- After two months of waiting, fired Twitter employees have secured dismissal agreements from Elon Musk.
- The deal access process was so bizarre that many workers fear a phishing attempt.
- Although the agreements are seen as legitimate, some affected workers say they will not sign them.
Hundreds of Twitter employees who were part of Elon Musk’s first round of layoffs have just received redundancy papers after waiting two months. Now they must decide whether to sign or join the lawsuits against the company and its billionaire owner.
In the early hours of Saturday, former Twitter employees laid off on Nov. 4 received a message from “email@example.com,” an email that is not associated with any internal company department, Insider told several people familiar with the situation.
The email was designated as “spam” to most people who received it. After extracting it from spam folders, the message directed people to a website operated by CPT Group to access the full separation agreement.
“As you know, we have had to reduce our global workforce to ensure the success of the business in the future, and your employment has been impacted,” the website reads. “Since we notified you of your status, you have remained on unemployment, employed, and on payroll leave, and this will continue until your separation date. You are also eligible to receive severance pay. extra if you sign a separation agreement and release.”
‘Imagine waiting so long and then getting this’
Even before the laid-off workers received their agreement, many were discussing whether or not to give up their rights in exchange for a month of dismissal. By comparison, laid-off Facebook workers received six months of severance pay when that company carried out mass layoffs in November. Snap offered its workers four months of severance pay when it was laid off in late August.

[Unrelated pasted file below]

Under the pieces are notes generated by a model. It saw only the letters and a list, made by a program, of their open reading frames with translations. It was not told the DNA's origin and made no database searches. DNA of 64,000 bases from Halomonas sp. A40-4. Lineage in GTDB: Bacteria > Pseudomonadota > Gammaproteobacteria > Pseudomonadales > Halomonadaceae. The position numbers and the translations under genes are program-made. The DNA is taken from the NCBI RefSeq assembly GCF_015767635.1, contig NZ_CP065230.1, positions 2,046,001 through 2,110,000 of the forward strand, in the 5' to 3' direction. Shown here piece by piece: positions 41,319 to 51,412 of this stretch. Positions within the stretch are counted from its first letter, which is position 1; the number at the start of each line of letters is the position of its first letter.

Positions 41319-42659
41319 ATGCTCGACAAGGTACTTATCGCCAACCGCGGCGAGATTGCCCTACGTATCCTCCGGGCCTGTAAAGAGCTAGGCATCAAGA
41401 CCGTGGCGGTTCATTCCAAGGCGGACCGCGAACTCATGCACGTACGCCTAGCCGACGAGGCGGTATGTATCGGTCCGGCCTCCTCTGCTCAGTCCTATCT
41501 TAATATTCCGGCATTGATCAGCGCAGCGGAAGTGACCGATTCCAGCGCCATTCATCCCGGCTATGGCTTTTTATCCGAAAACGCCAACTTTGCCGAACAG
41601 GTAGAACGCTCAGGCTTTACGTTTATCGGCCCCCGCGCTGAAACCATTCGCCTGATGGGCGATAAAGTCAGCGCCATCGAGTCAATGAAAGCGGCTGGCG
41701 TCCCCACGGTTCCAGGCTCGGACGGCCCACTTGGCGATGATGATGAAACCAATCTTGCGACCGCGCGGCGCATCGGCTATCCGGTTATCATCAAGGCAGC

One person who received an agreement said they had decided not to sign and would instead participate in one of several lawsuits already filed or work related to Musk’s alleged breaches of the merger agreement regarding the benefits and severance pay. Dozens of other affected employees have already signed up to participate in legal actions. The person noted that if the deals had been done sooner, maybe they and others would have been more inclined to sign.
“Imagine waiting so long and then receiving this,” the person said. That person, and others who spoke with Insider, asked not to be identified discussing private matters. A representative for Twitter did not respond to a request for comment.
“It’s a sketchy AF”
Everything from spacing out the email text to redirecting to a website no one knew about put former employees on notice. “This is sketchy AF,” one person wrote in a post. Another person noted that the long wait for dismissal documents has made many people “prime targets” for phishing attempts.
Still, two people familiar with Twitter’s actions said the site is legit and noted that this will be how all breakup or separation agreements are distributed by Twitter. The website also uses Twitter’s official blue and white bird logo and official separation agreements reportedly show Musk’s signature.
Workers who were laid off or resigned around Nov. 4 expect to receive separation agreements, two people familiar with the company said. However, those who quit a few weeks later over Musk’s “hardcore Twitter 2.0” email have yet to receive an agreement to sign, the sources said.
As for the separation agreements, they seem to be mostly boilerplate, offering a month’s salary to terminated employees as severance pay. On November 4, Musk tweeted that “everyone is out” was offered 3 months of severance, claiming it was 50% more than legally required. The tech billionaire may have confused ‘no work’ spells of employment which then saw thousands of workers continue to be paid since November, pending their severance pay. State labor laws require companies to provide certain notice periods for mass layoffs.
In order to receive the extra month’s pay, the laid-off workers must sign the proposed contract, which prohibits them from participating in any lawsuits against the company, or from speaking publicly or to the press about Twitter. Such clauses are typical of break-up agreements.
Are you a tech employee or someone else with ideas to share? Contact Kali Hays at firstname.lastname@example.org, on the secure messaging app Signal at 949-280-0267, or via Twitter DM at @hayskali. Reach out using a non-professional device.